There are times when I still look to the world to hear its definition of me, but the difference between the young me and the older me is that I know the world is viewing me as a type, not as a person.

The most important part of this is that as a type, I may be invisible now that I am 50 and a woman. But, as a person, I will never be invisible. There are too many people in my life who know me, and when you know someone, you see them.

The best thing about having gone through what I have to get to 50 is that I’ve finally let down the veil so the people that matter in my life can see me for who I really am.

And I am a person of consequence. As we all are.

Maybe I’m missing the point about invisibility. If you can clarify for me what is meant by that, please do. I’m only one person among many and am curious about how others experience their aging.

Is invisibility one of the issues you face?


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9 thoughts on “Invisible At 50? (Day 4)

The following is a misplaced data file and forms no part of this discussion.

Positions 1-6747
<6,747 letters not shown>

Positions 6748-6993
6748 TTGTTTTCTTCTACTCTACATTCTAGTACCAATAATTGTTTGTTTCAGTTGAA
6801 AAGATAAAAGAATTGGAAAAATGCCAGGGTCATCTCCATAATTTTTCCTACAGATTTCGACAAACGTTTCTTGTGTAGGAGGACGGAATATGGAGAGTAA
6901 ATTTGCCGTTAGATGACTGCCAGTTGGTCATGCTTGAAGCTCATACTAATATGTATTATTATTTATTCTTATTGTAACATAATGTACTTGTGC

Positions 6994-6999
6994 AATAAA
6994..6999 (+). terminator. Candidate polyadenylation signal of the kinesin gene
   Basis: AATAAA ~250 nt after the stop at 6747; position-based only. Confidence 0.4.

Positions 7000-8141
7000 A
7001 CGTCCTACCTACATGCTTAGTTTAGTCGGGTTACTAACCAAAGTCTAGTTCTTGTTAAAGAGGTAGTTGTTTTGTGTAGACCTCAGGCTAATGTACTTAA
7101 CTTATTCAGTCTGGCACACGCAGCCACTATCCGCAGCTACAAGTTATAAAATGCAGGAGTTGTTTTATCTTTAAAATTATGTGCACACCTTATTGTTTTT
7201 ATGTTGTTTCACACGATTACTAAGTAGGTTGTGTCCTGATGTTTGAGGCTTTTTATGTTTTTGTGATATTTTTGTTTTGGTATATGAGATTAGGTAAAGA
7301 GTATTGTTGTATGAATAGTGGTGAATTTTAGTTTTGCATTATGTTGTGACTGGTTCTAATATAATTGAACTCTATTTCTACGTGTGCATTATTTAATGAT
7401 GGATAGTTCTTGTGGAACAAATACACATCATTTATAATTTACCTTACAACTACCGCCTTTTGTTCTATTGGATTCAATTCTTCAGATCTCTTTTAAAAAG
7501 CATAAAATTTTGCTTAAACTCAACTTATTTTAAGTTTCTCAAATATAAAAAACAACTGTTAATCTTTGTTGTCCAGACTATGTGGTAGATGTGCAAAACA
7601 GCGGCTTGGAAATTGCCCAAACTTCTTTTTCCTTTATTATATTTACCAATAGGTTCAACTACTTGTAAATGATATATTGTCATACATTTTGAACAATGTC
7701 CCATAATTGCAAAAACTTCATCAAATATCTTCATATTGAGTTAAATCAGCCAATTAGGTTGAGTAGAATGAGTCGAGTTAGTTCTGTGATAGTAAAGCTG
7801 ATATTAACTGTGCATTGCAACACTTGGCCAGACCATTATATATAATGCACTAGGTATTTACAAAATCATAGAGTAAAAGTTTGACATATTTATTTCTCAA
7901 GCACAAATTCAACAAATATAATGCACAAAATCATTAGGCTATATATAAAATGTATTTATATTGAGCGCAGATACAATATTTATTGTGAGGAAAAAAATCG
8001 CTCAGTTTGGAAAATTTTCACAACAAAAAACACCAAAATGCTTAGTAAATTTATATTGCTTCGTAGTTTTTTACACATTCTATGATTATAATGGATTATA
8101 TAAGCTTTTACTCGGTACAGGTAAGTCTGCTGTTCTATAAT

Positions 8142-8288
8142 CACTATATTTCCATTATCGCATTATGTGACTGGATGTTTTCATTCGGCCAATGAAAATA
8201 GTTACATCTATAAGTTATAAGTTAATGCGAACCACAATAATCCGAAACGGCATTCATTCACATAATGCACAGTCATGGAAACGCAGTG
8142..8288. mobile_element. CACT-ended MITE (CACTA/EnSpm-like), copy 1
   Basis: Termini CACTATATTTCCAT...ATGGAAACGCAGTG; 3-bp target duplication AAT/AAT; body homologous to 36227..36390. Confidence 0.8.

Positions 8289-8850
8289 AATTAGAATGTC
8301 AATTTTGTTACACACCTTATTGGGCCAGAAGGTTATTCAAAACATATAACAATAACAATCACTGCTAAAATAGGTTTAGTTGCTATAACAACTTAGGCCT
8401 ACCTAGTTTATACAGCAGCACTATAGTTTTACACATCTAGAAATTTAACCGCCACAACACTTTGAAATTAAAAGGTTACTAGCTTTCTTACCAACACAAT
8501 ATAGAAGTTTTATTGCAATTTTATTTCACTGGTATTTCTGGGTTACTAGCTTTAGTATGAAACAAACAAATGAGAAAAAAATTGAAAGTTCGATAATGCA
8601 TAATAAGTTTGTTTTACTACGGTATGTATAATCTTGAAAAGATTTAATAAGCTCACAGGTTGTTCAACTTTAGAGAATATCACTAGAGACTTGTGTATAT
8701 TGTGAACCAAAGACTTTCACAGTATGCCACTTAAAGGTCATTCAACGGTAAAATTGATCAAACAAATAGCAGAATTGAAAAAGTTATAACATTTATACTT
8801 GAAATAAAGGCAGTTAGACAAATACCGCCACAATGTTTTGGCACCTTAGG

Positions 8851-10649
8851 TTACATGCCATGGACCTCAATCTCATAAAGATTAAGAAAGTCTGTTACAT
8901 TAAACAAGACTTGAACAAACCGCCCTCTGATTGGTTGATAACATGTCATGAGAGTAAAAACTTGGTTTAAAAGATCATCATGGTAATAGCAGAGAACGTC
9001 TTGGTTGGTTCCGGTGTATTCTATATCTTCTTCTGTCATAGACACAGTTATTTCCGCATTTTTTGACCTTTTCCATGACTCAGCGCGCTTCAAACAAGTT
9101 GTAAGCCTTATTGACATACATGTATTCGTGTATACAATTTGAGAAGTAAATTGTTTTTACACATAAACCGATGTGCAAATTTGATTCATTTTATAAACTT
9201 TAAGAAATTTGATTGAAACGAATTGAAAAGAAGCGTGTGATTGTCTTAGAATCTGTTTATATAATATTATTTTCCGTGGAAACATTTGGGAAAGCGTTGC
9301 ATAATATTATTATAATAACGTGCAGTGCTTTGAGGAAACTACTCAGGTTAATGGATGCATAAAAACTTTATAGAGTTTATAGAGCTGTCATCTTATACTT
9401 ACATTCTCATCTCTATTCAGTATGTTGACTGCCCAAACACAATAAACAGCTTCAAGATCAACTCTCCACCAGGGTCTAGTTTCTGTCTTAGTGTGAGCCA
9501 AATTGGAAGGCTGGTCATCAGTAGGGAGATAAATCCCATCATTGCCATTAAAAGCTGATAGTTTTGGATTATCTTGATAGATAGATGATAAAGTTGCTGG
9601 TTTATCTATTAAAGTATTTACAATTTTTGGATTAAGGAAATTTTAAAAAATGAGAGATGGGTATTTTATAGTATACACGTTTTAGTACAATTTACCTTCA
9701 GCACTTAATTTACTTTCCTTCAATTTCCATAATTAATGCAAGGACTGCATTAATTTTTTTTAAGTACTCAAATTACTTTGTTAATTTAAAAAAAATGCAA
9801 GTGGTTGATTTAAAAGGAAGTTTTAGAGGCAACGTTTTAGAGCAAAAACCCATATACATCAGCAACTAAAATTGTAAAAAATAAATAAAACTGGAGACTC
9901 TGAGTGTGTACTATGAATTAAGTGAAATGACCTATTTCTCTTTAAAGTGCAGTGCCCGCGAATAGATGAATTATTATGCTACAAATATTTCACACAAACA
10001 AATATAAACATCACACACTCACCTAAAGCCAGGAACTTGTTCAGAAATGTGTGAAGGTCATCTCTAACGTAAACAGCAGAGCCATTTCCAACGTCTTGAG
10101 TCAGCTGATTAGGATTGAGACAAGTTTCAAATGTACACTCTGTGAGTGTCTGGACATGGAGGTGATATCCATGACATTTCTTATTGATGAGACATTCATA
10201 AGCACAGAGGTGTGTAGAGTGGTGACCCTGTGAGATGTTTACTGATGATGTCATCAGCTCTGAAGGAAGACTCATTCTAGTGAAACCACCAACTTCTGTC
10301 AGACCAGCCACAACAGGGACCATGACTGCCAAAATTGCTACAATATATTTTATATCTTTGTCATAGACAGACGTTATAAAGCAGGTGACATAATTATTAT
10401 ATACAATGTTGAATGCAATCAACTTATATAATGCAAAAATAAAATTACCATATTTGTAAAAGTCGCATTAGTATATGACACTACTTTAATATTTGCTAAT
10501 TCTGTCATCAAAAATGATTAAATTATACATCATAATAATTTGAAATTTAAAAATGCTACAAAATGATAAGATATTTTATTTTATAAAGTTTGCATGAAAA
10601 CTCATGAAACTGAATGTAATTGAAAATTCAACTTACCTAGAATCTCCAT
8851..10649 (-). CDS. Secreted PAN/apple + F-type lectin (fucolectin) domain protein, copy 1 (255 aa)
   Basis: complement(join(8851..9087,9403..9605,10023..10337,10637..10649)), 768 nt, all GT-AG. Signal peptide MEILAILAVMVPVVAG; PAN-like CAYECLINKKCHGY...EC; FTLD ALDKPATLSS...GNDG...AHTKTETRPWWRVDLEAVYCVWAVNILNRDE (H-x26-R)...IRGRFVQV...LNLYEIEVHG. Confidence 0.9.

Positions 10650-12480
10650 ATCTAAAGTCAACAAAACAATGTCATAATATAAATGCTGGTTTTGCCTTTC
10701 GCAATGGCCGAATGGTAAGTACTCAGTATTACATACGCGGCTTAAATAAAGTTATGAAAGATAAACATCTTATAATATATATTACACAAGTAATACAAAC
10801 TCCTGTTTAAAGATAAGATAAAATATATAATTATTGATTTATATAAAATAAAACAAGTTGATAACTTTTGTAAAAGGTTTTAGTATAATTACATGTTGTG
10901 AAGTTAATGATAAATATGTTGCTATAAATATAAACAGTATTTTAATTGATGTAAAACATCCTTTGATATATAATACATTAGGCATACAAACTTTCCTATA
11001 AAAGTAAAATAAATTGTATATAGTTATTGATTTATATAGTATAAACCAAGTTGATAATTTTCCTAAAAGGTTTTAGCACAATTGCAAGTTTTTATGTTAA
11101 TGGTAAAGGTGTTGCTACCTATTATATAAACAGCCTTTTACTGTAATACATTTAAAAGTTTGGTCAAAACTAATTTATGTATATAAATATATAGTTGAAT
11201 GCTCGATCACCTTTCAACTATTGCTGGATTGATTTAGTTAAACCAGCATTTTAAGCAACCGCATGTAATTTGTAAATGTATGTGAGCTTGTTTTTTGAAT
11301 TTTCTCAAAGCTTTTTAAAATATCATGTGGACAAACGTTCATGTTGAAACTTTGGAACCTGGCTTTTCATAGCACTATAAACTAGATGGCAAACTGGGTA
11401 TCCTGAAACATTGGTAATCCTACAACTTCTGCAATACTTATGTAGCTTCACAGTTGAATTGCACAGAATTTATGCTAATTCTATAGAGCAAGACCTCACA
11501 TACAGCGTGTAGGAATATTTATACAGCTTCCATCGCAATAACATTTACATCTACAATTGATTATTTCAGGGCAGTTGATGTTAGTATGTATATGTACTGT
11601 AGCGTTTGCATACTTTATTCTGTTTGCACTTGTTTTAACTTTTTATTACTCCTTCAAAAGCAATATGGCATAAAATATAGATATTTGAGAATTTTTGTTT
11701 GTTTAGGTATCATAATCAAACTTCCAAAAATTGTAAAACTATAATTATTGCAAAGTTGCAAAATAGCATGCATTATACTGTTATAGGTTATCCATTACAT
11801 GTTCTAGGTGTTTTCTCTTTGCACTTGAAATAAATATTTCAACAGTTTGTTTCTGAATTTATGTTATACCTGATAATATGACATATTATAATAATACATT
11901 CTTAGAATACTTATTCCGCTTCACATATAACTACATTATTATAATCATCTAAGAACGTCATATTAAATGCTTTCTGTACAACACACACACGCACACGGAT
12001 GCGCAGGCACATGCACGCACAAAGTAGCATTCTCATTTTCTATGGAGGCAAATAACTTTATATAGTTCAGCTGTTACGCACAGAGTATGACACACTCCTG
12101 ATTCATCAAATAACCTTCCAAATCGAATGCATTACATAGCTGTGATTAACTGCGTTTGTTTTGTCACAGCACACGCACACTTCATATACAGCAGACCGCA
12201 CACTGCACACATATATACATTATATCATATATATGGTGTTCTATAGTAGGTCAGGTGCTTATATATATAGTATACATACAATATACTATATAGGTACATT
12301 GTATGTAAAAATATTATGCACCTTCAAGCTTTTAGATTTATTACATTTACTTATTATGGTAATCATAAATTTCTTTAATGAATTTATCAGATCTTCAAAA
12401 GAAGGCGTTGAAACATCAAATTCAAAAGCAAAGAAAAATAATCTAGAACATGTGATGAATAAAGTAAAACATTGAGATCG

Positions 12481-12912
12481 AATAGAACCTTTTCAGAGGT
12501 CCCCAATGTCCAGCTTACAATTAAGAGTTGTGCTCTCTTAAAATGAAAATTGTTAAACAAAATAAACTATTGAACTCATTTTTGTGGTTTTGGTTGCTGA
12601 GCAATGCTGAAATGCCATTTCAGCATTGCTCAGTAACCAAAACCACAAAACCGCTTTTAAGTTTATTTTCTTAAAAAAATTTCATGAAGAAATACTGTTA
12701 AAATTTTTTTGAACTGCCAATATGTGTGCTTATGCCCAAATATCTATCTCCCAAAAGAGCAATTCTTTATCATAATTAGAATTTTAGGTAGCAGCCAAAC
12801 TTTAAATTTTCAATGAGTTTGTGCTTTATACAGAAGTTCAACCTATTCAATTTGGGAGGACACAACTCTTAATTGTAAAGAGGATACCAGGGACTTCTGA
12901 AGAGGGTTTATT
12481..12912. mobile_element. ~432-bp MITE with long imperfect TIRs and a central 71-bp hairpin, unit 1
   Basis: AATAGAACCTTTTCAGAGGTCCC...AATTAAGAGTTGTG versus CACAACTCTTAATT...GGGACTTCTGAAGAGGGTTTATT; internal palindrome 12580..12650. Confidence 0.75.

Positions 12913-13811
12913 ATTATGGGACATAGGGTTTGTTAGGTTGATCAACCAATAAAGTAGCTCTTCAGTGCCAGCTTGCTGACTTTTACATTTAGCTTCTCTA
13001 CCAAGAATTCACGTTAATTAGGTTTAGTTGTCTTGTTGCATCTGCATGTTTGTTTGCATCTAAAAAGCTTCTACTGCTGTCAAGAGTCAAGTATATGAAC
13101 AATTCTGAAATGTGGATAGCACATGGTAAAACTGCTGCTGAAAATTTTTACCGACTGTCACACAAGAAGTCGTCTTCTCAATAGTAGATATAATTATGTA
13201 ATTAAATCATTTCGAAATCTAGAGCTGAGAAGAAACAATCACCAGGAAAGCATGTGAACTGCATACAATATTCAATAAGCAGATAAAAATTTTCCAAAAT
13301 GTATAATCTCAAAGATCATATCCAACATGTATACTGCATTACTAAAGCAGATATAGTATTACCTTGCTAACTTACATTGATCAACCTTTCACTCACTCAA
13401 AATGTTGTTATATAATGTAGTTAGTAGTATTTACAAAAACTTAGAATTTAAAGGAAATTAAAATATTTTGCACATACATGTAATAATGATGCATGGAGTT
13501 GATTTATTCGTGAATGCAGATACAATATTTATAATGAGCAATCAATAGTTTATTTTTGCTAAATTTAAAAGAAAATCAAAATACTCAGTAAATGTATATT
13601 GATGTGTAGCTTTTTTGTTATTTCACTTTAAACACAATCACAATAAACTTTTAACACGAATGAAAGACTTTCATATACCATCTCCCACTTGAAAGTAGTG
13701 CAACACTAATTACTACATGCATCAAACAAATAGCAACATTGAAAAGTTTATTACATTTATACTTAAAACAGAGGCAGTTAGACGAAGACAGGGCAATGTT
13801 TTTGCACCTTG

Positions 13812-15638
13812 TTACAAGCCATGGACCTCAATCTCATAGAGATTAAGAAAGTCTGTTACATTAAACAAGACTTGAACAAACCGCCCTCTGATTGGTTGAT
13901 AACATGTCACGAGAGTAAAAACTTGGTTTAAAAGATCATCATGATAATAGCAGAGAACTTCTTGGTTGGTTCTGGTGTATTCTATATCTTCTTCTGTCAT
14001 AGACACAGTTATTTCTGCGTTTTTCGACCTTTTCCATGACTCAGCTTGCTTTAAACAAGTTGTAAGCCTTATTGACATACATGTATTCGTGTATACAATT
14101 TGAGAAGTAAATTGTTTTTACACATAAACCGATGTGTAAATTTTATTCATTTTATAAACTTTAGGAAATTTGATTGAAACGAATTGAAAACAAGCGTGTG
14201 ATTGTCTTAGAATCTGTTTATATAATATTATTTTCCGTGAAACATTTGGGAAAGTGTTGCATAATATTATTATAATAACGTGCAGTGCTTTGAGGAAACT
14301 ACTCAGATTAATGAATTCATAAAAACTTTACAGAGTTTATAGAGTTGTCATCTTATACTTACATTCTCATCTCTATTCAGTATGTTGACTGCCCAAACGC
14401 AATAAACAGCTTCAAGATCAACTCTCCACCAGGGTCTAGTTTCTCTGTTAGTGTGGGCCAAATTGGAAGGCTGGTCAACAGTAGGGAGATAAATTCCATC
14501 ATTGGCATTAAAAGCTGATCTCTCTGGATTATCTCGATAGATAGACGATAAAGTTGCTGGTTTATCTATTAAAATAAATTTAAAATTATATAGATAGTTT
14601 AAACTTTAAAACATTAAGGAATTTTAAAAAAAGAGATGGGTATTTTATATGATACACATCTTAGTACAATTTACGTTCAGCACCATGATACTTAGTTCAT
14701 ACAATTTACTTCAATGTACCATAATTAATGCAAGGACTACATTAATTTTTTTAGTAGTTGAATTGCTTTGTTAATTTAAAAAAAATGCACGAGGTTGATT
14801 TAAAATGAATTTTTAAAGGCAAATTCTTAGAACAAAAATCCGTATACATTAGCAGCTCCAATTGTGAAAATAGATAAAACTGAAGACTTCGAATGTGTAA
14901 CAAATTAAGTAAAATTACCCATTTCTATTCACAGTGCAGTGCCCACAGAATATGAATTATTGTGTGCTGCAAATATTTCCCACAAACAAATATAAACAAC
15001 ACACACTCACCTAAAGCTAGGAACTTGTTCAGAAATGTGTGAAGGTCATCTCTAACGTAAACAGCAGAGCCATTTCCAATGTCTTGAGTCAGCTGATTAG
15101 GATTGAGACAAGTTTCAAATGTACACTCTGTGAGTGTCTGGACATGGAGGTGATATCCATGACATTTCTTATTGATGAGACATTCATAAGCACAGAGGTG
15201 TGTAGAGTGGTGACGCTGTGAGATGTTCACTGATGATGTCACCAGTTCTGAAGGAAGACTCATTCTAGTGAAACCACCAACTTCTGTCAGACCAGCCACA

1. I feel invisible a lot. Like wallpaper. Men don’t look at me, other women don’t look at me, clothes are not designed for me, products are not developed for me–not the ones I want to buy anyway. I am no one’s target audience, unless they are selling anti-depressants or bladder control products. This does not make me angry, only a little sad sometimes.

    1. I think the product development and marketing piece is very real, but I do question your perspective re: men and women looking at you. Maybe those who don’t know you or anything about you don’t look, but my experience of being around you is that you are very visible, with people constantly coming over to talk to you about something. I wonder why it matters to any of us whether we are acknowledged by people we don’t know.